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    Hello guys,

    After a year long of discussions and confusions , i am sure many of us are heading for The Msc Management course at different business schools across UK and Europe.

    So lets discuss the career opportunities after this course thats gaining quite a momentum!!

    Any ideas what kind of jobs one could aim for. Since it is a Genertalist Management degree , what would be the scope for students.

    Any views are welcome!!!

    Buck up guys , the real game starts now!!!

    Rohan
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    hey Rohan!

    some of the field i thought might be on offer are: the city, banking and trading. consultancy. the accounting route. general management. international management. management in the financial sector too maybe.

    I'm really interested to hear from others, i was wondering what options there may be in the field of entrepreneurship and ventures.

    Since most of us heading to the MSc in management are from other fields, we will have allot of new opportunities open to us which we might not know exist!

    btw, which university did u decide on rohan?
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    i want to know as well!! Anyone know the job prospects for Msc Management Research at SBS?
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    (Original post by MrManager)
    hey Rohan!

    some of the field i thought might be on offer are: the city, banking and trading. consultancy. the accounting route. general management. international management. management in the financial sector too maybe.

    I'm really interested to hear from others, i was wondering what options there may be in the field of entrepreneurship and ventures.

    Since most of us heading to the MSc in management are from other fields, we will have allot of new opportunities open to us which we might not know exist!

    btw, which university did u decide on rohan?

    Hey ,

    I would be heading to Warwick Business School. i have decided to drop Imperial.

    Anyways hope u r progressing as desired with the schools

    Rohan
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    (Original post by germaineilya)
    i want to know as well!! Anyone know the job prospects for Msc Management Research at SBS?
    By SBS hope you mean , Said Business School at Oxford. The possibility are many because of the name oxford. But a research degree usually culminates with a DPhil . The person taking the research rout usually enters the field of academics. And of course if you ae from oxford , u would be a hell lot of a researcher:yes:

    But if u decide to stop at an Mphil stage itself , one can enter into the field of market research i beleiev and other areas that will usually involve research compoennet. Coz at the Mhil stage they do teach the methids of researching and all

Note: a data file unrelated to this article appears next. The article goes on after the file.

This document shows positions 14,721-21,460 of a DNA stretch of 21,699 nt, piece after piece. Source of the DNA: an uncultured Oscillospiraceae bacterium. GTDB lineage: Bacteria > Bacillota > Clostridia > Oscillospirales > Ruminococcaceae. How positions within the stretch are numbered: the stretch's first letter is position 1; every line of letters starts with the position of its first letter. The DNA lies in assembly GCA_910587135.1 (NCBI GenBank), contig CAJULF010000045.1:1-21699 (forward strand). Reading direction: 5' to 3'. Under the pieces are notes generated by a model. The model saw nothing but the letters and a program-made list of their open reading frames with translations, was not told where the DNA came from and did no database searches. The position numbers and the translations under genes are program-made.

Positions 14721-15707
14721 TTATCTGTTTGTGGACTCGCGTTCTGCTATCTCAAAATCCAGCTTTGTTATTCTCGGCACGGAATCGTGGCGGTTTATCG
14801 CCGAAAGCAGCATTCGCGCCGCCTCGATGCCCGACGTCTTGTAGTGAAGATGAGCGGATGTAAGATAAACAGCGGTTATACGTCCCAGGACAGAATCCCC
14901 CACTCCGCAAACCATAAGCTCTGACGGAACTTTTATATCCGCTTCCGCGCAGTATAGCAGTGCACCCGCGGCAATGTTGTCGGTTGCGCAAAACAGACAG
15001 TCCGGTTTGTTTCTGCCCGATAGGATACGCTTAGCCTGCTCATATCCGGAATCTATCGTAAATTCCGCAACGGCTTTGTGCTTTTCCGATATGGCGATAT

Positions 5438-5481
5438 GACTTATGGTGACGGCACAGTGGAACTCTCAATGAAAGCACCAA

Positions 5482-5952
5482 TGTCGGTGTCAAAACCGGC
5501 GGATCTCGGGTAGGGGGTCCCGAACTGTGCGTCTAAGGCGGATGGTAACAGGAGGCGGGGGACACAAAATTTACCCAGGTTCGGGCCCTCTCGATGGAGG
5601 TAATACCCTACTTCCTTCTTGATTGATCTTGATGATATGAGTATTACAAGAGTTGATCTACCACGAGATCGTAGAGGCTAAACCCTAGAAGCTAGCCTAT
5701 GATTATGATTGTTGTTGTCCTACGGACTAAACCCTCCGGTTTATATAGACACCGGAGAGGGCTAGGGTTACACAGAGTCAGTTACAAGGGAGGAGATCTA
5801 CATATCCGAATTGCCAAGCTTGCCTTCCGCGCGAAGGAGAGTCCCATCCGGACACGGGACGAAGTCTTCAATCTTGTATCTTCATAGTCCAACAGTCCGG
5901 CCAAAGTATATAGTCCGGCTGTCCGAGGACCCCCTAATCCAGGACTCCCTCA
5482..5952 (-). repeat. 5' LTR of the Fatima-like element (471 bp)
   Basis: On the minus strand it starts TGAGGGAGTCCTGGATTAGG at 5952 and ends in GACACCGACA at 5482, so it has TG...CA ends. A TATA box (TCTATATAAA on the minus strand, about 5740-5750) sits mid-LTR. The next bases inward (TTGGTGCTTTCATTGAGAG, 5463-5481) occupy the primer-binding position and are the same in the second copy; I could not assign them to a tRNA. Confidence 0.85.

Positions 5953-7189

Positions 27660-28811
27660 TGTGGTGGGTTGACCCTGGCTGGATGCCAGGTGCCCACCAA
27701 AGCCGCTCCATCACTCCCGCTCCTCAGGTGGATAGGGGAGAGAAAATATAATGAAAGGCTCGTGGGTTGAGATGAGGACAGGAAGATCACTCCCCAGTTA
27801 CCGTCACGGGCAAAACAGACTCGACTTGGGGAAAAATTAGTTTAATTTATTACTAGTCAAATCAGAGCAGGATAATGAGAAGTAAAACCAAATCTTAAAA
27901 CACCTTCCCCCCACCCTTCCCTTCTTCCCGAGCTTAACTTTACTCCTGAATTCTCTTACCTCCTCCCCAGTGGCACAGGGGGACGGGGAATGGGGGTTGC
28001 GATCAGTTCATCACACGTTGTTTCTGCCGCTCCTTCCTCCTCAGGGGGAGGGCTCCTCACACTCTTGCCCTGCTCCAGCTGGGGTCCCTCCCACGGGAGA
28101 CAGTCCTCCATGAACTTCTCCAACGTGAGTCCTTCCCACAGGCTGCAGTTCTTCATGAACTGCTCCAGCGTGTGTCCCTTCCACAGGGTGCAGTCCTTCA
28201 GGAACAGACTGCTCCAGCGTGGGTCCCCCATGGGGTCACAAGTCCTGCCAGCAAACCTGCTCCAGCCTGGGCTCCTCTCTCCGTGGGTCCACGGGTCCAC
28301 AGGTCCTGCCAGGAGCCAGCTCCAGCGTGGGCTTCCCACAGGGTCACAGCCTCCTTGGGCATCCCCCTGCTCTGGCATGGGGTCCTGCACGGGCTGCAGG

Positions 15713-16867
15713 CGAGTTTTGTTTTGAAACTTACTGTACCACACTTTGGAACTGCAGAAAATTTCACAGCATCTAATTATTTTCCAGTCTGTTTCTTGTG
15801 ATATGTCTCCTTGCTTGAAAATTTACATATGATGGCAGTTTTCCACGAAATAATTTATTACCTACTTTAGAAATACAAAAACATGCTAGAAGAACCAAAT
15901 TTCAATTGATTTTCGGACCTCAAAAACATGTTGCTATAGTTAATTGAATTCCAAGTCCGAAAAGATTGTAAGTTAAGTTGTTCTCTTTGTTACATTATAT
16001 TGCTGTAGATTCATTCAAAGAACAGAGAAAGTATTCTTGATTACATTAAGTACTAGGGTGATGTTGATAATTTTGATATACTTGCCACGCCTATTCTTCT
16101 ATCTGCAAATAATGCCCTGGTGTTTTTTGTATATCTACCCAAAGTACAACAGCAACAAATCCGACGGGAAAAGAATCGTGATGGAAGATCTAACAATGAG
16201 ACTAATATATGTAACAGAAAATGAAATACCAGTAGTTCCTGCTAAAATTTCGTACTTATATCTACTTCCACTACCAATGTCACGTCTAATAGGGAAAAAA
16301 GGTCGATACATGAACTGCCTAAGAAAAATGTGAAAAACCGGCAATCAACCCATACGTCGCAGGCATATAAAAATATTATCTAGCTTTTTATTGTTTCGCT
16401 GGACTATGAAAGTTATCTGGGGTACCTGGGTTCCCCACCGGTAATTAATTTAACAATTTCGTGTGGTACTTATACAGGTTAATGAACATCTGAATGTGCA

But academics forms the main area post the research degree.


    Any other inputs

    rohan
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    Guys ,

    I have also heard , that people witha generalist management degree really have to sell hemselves hard. Is that True!!!!!!!!!!!!!!

    any inputs

    rohan
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    In short, your career prospects will be enhanced a little bit, but not much because you do not need a MSc managment for most of the jobs people with this degree go into (ie grad schemes in the city). It will show that you have learned about business by the end of the course, but not by the time of the all important interview stage.

    In my view 20-25 k is unbelievably expensive for a degree that is not essential to enhance a career, esp when people want work experience nowadays. When i asked the WBS careers advisor if this degree will help me get a job her words were 'errr well not exactly, if is purely up to you and your experience, but the brand name might help'. I.E not exactly what i wanted to hear for my 20k.

    BTW i have offers for the MSc Management at WBS and Imperial.

    I think i might look at the short executive and summer programmes at the top US Schools, which teach you all the same stuff in a condensed period for more than a third of the cost and no doubt look better on a CV with all their career guidance and field trips.
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    (Original post by rohan87)
    Guys ,

    I have also heard , that people witha generalist management degree really have to sell hemselves hard. Is that True!!!!!!!!!!!!!!

    any inputs

    rohan
    yes it is quite hard to sell if you are not one of those who got a degree from a top business school and got 1-2 years of work experience(can be in the form of internship). Management is one of the most popular degree in UK and there are far more graduates as compare to no of available opportunities.Furthermore, it is not necessary to have a management degree for management trainee roles. People tend to specialise (Accounting/HR/Marketing etc) in order to stand out from the crowd.